Lord Boyce: "The message is clear: the Government, especially the Treasury, still have a completely peacetime mentality. For all the Government’s platitudes about commitment and caring for our Armed Forces, the visible sign of this is conspicuous by its absence when we see a budget that so inadequately resources our Armed Forces’ levels of activity. Certainly commitment is starkly absent when we see the appointment of Ministers who are not devoted solely to their task, as shown by the double-hatting of the Secretary of State and the previous Minister for Defence Equipment and Support. I make absolutely no apology for raising this subject again; it is very serious. It is seen as an insult by our sailors, soldiers and airmen on the front line—I know because I often have reason to speak to them—and it is certainly a demonstration of the disinterest and, some might say, contempt that the Prime Minister and his Government have for our Armed Forces. It shows an appalling lack of judgment at a time when our people are being killed and maimed. It is not for nothing that the Chief of the General Staff has said that his people feel undervalued. They really do deserve far better from the Government."
Lord Bramall: "[The Government] should spend up to 3 per cent of gross domestic product. That would make a profound difference. It would have a sensible rationale in insurance terms and what the country ought to be able to afford. It would certainly prevent the current position from getting worse; it would enable all the most important parts of the defence programme to be properly funded; and it would control the Treasury’s insatiable appetite for ensuring that whatever sum is allocated to defence is not in practice made fully available to be spent at the time. It would also send a clear message, which does not exist at the moment, to those thinking of joining the services or staying on in them, that the Government are really serious about their responsibilities and will match resources to the Armed Forces’ real needs and commitments, which our foreign policy believes are in the national interest. If there is no surge at all, the situation will become infinitely worse."
Lord Guthrie of Craigiebank: "There are many examples of equipment and shortages—some have been given. I am not going to give noble Lords a long list, but one example is a brigade being deployed to Afghanistan not having been trained on medium machine guns before it goes, because the medium machine guns all have to be out in Afghanistan. That is a serious matter and risks people’s lives. There is a shortage of three battalions worth of HF radios. I could go on, but I will not, because the point has already been made. Recently, senior officers, including the Chief of the Defence Staff, Sir Jock Stirrup, have thought it necessary to speak out. It is regrettable when senior officers think it necessary to do that. I do not think that it is the British way or that it is constitutional, but it indicates how they are at the end of their tether. What the Government are expecting them to do and deliver is absolutely unreasonable with the resources that they have. We find ourselves in a very dangerous world at the moment. Long gone are the days when we could remain safe in our own country, isolated from troubles elsewhere. If the Government are really serious about defence and security, as the Prime Minister clearly said last week—it is interesting that government support behind the Minister has just gone up by 50 per cent, which does not indicate that members of the Government in this House are taking it very seriously—funding must be increased or the Government will seriously damage one of the state’s greatest assets beyond quick repair."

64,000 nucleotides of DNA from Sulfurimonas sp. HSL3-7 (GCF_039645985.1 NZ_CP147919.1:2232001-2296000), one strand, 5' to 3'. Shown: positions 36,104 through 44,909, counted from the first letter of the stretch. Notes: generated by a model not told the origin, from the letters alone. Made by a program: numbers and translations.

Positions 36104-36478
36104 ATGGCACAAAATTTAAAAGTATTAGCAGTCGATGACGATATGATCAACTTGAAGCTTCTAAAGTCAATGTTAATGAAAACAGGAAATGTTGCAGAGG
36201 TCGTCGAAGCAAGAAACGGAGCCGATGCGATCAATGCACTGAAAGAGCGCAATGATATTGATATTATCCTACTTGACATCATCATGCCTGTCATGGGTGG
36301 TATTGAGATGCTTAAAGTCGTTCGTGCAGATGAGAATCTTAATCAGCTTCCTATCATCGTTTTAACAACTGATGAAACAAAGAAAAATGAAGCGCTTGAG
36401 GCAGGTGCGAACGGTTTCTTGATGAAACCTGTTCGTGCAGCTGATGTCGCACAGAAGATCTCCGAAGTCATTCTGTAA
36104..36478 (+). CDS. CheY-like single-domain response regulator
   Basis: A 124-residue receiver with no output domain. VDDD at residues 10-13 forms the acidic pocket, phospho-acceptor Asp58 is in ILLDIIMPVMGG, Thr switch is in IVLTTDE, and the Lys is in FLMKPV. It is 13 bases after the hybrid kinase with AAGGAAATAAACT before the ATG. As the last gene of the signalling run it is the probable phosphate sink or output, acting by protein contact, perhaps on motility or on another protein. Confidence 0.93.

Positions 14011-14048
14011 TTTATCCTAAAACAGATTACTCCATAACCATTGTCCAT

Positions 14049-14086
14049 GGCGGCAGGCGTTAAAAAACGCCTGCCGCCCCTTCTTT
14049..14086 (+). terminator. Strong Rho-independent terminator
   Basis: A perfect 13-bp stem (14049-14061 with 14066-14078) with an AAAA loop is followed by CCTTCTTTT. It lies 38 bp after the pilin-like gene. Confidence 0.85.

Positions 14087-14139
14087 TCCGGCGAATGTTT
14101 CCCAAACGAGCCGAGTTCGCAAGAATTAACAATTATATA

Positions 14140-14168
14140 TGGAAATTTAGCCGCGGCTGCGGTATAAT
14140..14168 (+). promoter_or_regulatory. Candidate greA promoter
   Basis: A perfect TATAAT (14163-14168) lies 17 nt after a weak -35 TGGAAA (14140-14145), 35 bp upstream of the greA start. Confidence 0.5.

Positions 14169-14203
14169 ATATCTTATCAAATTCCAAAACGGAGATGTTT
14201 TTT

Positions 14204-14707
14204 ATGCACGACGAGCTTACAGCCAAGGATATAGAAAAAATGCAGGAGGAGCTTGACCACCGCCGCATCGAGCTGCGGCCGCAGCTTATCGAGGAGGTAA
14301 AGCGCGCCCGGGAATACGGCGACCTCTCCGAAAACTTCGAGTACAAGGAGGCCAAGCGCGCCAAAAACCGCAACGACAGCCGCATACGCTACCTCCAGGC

Lord Inge: "As many noble Lords have mentioned, the fact that at this time the Secretary of State has a second job is extraordinary. He is known to some in the military as “Two jobs Des”. It is a very bad message to send to the Armed Forces. The relationship is hugely important and should not be underestimated. Where there is trust, that relationship works really well. It is interesting to talk about trust, given the Prime Minister’s writing about heroes. These are the very people that we are talking about. Trust is a powerful asset. When it runs deep, it strengthens any relationship. When there is no trust or, even worse, when trust is broken, co-operation becomes much more difficult to sustain. The Prime Minister needs to think very hard about that."
Commenting on these interventions, Dr Liam Fox, Shadow Defence Secretary said: “There are clearly still shortages of equipment and the Government has consistently increased the tasks that it is asking our troops to carry out, yet it is not matching the commitments with resources. The overstretch which effects servicemen and women, and their families, is now reaching a critical level.”